Friday Letter: Cybersecurity takes center stage next week

Looking for the hottest new cybersecurity startup trends at the RSA Conference in San Francisco next week.

It’s that time of the year again when cybersecurity bubbles up to the forefront.

Next week, San Francisco will host the RSA Conference, the industry’s annual cybersecurity gathering at the Moscone Convention Center, February 24-27.

And even though IBM and seven other organizations – including one from Canada and six from China – have pulled out of participating or sponsoring the RSAC over fears of the coronavirus, the event is still expected to draw more than 40,000 attendees.

Among those attending the event and the after-parties to discuss the latest in cybersecurity will be numerous venture capitalists. This includes Alberto Yépez, co-founder and managing director of ForgePoint Capital, which earlier this week wrapped up its second fund at $450 million.

Walking around the convention floor, you might also spot Ariel Tseitlin, a partner at Scale Venture Partners, which this week issued its 2020 Security Report, which says that the total cost of all cybercrime is estimated to reach $1 trillion in 2019.

I talked with Yépez and Tseitlin this week and both point to a continuation of data breaches and privacy concerns as reasons why cybersecurity is a growing business.

Yépez noted a shortage of cyber-professionals, which he called alarming. He also anticipates more attacks in the tech industry regarding infrastructure and mobile phones.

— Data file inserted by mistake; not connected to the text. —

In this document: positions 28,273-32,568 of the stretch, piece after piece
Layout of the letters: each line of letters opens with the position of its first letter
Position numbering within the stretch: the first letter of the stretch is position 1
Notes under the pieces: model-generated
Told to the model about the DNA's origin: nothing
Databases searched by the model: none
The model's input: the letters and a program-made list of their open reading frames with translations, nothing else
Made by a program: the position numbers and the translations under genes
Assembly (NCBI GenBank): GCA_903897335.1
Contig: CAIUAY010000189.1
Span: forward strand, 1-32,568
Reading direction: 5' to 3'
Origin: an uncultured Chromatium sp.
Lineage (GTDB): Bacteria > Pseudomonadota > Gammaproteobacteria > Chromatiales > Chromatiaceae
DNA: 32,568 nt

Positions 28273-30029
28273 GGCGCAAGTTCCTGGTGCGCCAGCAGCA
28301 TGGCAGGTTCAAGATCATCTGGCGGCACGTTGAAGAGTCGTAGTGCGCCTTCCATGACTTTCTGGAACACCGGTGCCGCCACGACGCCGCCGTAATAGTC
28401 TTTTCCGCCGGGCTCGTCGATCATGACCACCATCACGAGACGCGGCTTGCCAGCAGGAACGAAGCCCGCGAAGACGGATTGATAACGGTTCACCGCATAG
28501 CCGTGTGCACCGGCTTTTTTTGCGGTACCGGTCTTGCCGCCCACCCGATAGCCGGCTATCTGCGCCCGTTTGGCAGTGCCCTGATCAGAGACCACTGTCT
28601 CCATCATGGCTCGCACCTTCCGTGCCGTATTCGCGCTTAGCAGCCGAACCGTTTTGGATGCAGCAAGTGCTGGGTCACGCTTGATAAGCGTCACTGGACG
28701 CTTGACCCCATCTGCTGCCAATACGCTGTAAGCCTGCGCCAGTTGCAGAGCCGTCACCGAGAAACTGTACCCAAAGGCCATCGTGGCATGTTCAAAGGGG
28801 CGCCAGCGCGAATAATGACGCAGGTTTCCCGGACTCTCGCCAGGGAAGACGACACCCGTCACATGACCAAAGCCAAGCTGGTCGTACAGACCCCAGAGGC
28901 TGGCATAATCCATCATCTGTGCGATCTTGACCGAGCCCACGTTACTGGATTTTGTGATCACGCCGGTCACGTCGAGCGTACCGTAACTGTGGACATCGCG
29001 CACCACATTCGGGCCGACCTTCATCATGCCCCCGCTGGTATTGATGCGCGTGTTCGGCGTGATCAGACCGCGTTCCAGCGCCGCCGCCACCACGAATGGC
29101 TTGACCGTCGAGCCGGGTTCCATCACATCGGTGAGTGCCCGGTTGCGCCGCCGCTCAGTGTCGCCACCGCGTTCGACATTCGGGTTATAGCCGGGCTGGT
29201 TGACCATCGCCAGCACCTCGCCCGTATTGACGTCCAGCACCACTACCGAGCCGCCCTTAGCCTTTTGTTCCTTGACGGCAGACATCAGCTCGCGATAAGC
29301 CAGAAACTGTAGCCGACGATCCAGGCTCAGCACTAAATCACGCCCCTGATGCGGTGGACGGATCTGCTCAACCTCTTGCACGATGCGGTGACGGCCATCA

Tseitlin chatted with me about how privacy is becoming a huge concern, partly because of public sentiment. The enterprise, though, still constitutes the lion’s share of security spending.

In regards to his annual survey of 300 security leaders, Tseitlin also said a growing emphasis on geopolitics is causing anxiety for a growing number of security professionals in the enterprise.

His survey also found that the top issues keeping executives up at night are threats from hackers using machine learning to attack businesses and hackers generally.

In addition, legacy technology continues to be an obstacle, holding organizations back from achieving the security posture they need. This has forced 65 percent of execs to build security solutions in-house.

This doesn’t sound like it would bode well for the the safety of the world, but it’s always interesting to see what comes out of the RSA.

As Yépez said to me, “we’ll be there in force next week.”

I plan to attend next week, as well, as I look for interesting VC-backed trends.

What do you think? I’m based in the San Francisco Bay Area, and I would love to hear from you about cybersecurity or any other sector you’re looking at. You can reach us on our contact page.

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